Mar. 29th, 2007

bohor: (Miffed!)
I understand why people gamble. I understand why people play the lottery, especially when the jackpots are in the hundreds of millions. I mean, even intelligent people can find a rationalization to toss in $1 occasionally, whether it's the donation to educational funds or when the winnings are higher than the odds of winning.

A few weeks ago, somebody won $390 million in the Mega Millions jackpot. The odds weren't horrible, in the sense that the odds of winning were only (only!) 1 in 154 million.*. So I get why people played that. What I don't get is this: the following week, the prize reset back to baseline and was only $12 million. There were 66,802 winning tickets for a total of $326,462. Nobody beat the 1 in 154 million odds to win the $12 million dollar prize, which realistically was only $6 million anyway. The odds of winning any prize is about 1 in 23, so probably just over 1.5 million tickets were sold.

Let's put this another way: In a span of three days, somebody paid $1 for a 1-in-154,000,000 chance to win $6,000,000, and this wonderful moment of questionable sentience happened 1,500,000 times. As best I could figure out, given the risk and the reward, this is the equivalent of betting on a coin toss against 26-to-1 odds, or betting even money that you'll be able to guess which card number and color will be pulled from a shuffled deck.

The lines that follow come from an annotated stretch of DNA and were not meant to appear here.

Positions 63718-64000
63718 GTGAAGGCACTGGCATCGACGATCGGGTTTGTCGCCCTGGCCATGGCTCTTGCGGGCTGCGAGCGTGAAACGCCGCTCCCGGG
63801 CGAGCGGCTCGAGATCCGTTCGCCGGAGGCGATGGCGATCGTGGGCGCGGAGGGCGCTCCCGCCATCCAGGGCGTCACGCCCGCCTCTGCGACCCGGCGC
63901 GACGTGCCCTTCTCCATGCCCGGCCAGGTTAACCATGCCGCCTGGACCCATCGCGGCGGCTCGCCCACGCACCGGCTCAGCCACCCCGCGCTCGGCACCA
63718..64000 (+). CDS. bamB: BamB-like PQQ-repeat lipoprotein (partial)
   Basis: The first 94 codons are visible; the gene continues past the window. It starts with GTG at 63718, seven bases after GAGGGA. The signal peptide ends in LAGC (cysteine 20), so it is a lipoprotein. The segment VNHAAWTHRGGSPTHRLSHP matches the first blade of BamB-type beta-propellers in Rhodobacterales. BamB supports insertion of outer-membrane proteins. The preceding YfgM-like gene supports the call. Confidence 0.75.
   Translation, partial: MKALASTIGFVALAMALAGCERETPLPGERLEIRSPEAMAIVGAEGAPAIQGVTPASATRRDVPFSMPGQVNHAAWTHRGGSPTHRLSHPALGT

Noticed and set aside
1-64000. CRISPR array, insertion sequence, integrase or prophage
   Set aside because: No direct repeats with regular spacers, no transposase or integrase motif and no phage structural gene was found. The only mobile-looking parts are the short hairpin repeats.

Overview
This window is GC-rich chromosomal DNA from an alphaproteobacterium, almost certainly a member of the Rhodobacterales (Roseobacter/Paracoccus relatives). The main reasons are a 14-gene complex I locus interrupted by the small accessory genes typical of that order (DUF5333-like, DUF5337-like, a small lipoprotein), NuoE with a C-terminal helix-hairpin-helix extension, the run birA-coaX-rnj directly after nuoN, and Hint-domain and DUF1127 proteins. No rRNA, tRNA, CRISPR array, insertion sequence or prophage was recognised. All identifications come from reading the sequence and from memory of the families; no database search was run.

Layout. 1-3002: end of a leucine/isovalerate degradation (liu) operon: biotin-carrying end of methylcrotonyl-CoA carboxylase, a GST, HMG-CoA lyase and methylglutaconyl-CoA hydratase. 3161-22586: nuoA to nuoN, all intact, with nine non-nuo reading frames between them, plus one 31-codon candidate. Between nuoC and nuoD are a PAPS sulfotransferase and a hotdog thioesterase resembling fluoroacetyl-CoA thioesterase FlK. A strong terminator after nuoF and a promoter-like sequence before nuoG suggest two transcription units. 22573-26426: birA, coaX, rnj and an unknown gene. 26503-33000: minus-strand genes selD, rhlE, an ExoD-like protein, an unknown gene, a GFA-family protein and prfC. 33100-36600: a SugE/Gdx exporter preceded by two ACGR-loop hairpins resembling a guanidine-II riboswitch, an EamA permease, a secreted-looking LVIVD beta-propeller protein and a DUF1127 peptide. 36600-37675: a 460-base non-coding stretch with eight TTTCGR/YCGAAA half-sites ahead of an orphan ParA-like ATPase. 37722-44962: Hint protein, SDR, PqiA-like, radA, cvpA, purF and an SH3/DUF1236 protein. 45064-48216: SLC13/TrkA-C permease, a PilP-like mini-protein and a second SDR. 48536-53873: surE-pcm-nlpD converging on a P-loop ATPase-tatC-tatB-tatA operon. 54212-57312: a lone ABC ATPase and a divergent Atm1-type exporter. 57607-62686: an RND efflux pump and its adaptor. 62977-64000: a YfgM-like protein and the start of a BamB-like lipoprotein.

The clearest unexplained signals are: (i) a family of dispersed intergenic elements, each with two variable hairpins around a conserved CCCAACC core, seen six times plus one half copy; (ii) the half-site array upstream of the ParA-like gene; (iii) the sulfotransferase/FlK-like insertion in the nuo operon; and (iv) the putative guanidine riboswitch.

I think a more appropriate analogy is this... Imagine somebody comes up and makes this offer: If you pay them a dollar, they'll let you stand naked against a wall while a random blind person throws one dart at you, and if he happens to get the dart to stick in your urethra without bleeding (since that's the bonus number), you'll win $6,000,000. That's essentially what it's like playing the lottery with the minimum prize.

* of course these odds aren't a straightforward as they seem. The up-front winnings are substantially less than $390 million--more like $220 million, and was split between two people for this drawing. Both these possibilities knock the players' odds down significantly, and the possibility of winning a prize besides the jackpot boost the odds back up a bit, but even these are parimutuel in nature. Since the overall risk vs. reward for an individual depends on all these factors (most of which are just estimated prior to the game), figuring out the exact odds for an individual player is damn near impossible. The short version of this is: if you're logical, don't ever play. If you're human, it's OK to indulge in your dreams every once in awhile, just take care of your dick.


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December 2010

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